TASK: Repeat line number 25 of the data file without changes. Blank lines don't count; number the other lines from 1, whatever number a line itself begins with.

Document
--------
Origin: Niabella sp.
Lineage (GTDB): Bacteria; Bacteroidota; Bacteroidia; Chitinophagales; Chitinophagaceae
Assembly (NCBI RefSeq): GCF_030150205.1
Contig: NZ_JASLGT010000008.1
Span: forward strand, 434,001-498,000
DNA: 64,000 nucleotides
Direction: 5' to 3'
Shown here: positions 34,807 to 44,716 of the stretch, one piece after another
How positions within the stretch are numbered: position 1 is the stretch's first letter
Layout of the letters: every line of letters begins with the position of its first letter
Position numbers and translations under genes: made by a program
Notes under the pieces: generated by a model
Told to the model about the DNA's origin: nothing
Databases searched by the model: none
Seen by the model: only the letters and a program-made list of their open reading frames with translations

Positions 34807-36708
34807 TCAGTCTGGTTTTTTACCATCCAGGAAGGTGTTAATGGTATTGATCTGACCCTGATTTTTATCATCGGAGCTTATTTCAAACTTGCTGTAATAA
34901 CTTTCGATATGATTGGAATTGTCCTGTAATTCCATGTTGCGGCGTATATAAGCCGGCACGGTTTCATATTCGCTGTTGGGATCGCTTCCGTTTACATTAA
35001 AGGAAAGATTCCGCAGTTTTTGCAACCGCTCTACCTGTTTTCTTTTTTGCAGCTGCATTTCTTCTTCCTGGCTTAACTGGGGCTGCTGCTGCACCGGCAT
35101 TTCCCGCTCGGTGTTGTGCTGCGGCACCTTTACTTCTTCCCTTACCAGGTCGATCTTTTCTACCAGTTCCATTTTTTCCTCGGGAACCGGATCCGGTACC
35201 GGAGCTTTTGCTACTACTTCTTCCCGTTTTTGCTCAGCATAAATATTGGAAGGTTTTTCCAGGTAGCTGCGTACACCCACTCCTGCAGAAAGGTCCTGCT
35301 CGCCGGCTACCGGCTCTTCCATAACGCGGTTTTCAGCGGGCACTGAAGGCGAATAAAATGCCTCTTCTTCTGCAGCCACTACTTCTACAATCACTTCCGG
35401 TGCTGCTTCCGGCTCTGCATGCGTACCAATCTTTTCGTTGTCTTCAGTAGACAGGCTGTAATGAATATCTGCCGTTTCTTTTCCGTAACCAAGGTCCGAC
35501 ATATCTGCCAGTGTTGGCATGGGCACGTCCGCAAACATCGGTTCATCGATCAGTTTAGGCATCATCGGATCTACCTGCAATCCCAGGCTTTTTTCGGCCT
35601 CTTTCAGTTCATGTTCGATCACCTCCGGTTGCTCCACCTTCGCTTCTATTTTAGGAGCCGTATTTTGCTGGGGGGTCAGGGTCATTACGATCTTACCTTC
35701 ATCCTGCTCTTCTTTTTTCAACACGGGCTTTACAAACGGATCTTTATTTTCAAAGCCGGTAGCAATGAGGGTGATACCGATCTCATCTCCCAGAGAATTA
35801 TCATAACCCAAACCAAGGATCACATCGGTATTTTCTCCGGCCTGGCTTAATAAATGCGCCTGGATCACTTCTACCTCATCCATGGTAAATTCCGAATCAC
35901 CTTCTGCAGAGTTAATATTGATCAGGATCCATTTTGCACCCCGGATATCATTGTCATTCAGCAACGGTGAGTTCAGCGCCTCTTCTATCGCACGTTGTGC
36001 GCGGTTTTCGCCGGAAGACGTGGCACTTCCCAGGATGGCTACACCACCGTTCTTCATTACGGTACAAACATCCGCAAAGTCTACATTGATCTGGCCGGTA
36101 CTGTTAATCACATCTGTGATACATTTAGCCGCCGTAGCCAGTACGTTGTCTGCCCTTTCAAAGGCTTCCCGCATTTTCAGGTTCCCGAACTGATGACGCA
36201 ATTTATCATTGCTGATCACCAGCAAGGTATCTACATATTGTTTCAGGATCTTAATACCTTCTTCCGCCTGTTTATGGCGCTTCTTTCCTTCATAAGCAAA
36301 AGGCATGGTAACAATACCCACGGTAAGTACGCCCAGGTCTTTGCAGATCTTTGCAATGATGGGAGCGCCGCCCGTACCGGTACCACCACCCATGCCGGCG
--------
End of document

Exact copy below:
35601 CTTTCAGTTCATGTTCGATCACCTCCGGTTGCTCCACCTTCGCTTCTATTTTAGGAGCCGTATTTTGCTGGGGGGTCAGGGTCATTACGATCTTACCTTC